The criticisms he rails against appear to be no more “deranged” than what Ken does when he laces his personal opinions, attitudes and agendas into his summaries of others’ work without acknowledging the reinterpretations. Whatever one might think of the arguments he goes after, we find “deranged” a poor descriptor and a harsh accusation to level at critics by someone who plays such hardball himself. Despite denials, Wilber does appear to take criticism very, very personally, else the backlash wouldn’t be so strong and pained before the uncomfortable chuckles.

Just as Wilber is weary of “picking lead” out of his butt, we are quite tired of cleaning up the ricochets bouncing off his esteemed derriere because of wild claims he and his acolytes make. They force us to waste time in our classes helping people who have been over-exposed to the viral nature of his out-dated SD representations get clarity and reopen their minds. So, as long as Wilber mostly bypasses the Gravesian theory and even misses the essence of the SD systems while trashing the framework like a bull in a theory shop, we will continue to take him and his minions to task for it. We owe that to the integrity of the Graves research and SD. After only a day or two, our competent introductory level students can readily differentiate many of the simplest ideas that he apparently can or will not. We wonder when and if the Integral Institute will get up to speed on Graves, or whether they will simply reconstruct to suit themselves and move on.

[KW] “Okay, having gotten the humor out of the way—and separated green from yellow, because green simply will not forgive the “simply suck my dick” thing...”

In this particular statement, we find two Wilberian issues. The first is what passes for humor in Integral-land; but funny is, after all, a matter of opinion. Whatever. The second issue is more serious and pervasive: an inability to differentiate FS (green) from A’N’ (yellow) cleanly. Thus, their fuzzy use of ‘second tier’ as a universal accolade along with failure to recognize the necessity of FS to the creation of A’N’ and the proximity of the two. They are caught in belief in a momentous leap with a Calvin-like faith in the separation of low “altitude” masses from elevated second tier saved elites. Moreover, there is huge confusion between ‘green’ as a complex of familiar memes – now a collective meme in its own right - and ‘green’ as a vMeme in the Gravesian sense of conceptual system and level of psychological existence. In the Integrals’ vernacular, the two constructs overlap and are virtually interchangeable. This is a mess produced by poor teaching and lazy writing, and one which is becoming pervasive among followers of their sect.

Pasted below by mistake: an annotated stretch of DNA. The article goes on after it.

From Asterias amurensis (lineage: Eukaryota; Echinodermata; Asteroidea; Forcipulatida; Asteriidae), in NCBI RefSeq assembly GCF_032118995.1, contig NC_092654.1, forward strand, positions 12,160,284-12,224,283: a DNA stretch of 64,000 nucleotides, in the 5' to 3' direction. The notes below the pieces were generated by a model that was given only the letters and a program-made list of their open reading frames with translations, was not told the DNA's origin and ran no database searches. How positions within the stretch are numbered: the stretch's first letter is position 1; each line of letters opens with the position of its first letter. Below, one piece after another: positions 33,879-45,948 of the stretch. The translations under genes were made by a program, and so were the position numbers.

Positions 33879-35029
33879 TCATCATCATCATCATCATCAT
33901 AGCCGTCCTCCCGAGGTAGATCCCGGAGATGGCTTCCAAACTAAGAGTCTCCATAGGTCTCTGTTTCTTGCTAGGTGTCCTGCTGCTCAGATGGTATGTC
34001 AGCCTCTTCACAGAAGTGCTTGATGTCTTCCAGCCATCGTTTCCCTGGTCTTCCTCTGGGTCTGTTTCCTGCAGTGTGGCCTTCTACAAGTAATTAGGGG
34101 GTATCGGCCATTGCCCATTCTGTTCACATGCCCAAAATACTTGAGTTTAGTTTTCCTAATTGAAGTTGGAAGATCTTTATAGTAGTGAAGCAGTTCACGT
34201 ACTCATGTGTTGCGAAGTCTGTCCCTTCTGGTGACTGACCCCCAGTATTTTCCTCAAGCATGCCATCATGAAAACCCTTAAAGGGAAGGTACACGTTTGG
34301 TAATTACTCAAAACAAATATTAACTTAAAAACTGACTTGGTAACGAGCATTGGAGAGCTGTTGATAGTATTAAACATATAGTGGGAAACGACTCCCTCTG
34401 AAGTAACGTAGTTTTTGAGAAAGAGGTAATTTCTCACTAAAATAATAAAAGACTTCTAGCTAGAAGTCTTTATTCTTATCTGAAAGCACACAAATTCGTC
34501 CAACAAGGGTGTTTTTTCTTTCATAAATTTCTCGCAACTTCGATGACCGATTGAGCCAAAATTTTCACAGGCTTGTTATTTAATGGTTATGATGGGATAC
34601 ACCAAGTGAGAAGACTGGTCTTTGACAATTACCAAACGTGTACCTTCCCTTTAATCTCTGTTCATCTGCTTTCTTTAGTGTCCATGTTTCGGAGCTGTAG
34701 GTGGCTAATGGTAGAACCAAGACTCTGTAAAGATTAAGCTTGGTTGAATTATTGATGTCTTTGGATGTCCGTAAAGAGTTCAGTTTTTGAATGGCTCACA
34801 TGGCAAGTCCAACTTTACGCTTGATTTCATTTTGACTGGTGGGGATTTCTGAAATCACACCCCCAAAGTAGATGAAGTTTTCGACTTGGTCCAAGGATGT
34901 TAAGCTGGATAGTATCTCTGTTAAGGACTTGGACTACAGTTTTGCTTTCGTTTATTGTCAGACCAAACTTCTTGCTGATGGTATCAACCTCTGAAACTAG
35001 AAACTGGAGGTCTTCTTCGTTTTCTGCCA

The poor comprehension of the sixth level, perhaps because it is still so underdeveloped in the Integral world and not very well described in the Spiral Dynamics book, leads to silly and absurdly broad conclusions like “simply will not forgive.” This is to confuse personal opinions and taste with a Gravesian level, attitudes and opinions with their root, and emotions with states of being. Absolutes work at the fourth level (DQ), but not so well once some relativism enters the field, the very aspect he overlooks.

One of Wilber’s ongoing misconceptions around FS (green) is his apparent belief that it is highly judgmental, even punitive, in most respects. In this case, he suggests a Puritanical criticality and unforgiveness of scatology and crude humor. Behaviorally, someone in FS tends to be judgmental about judgment, and inclined to actions to prevent harm to other people. The relativistic, contextual, situationalistic thinking is inclined to be remarkably tolerant otherwise; sometimes to a fault. (The Integrals go after FS for both - a real no-win situation.) What he continues to miss are the affiliation needs, the urge to form a community of equals, and the attention to affect which supersede rule-boundedness or concerns with proper language, except when that language is intended to cause pain or domineer. That's where the FS aspect of what the conservatives named 'political correctness' comes in; look to DQ and ER for other pieces.

A stock Gravesian marker for FS is ‘let each be each, to each his own.’ On such terms, why would someone in their FS abreact to Wilber’s expression of his anger? Why would mere language expressing his emotions trigger non-forgiveness? Relying on Steven Covey’s admonition, “First, seek to understand,” it’s more likely that an expression of empathy would be forthcoming. And such can be found in many of the positive responses cited from inside his own blog community which laud his actions and try to explain his motives, thus rallying with Wilber against his foes as the collective of fans and believers pulls together to protect its leader. Those who would take offense are likely to do so because of his attack on people aimed toward hurting them, not his wit or lack of it. (SD students: look to both the DQ-ER and ER-FS transitions.)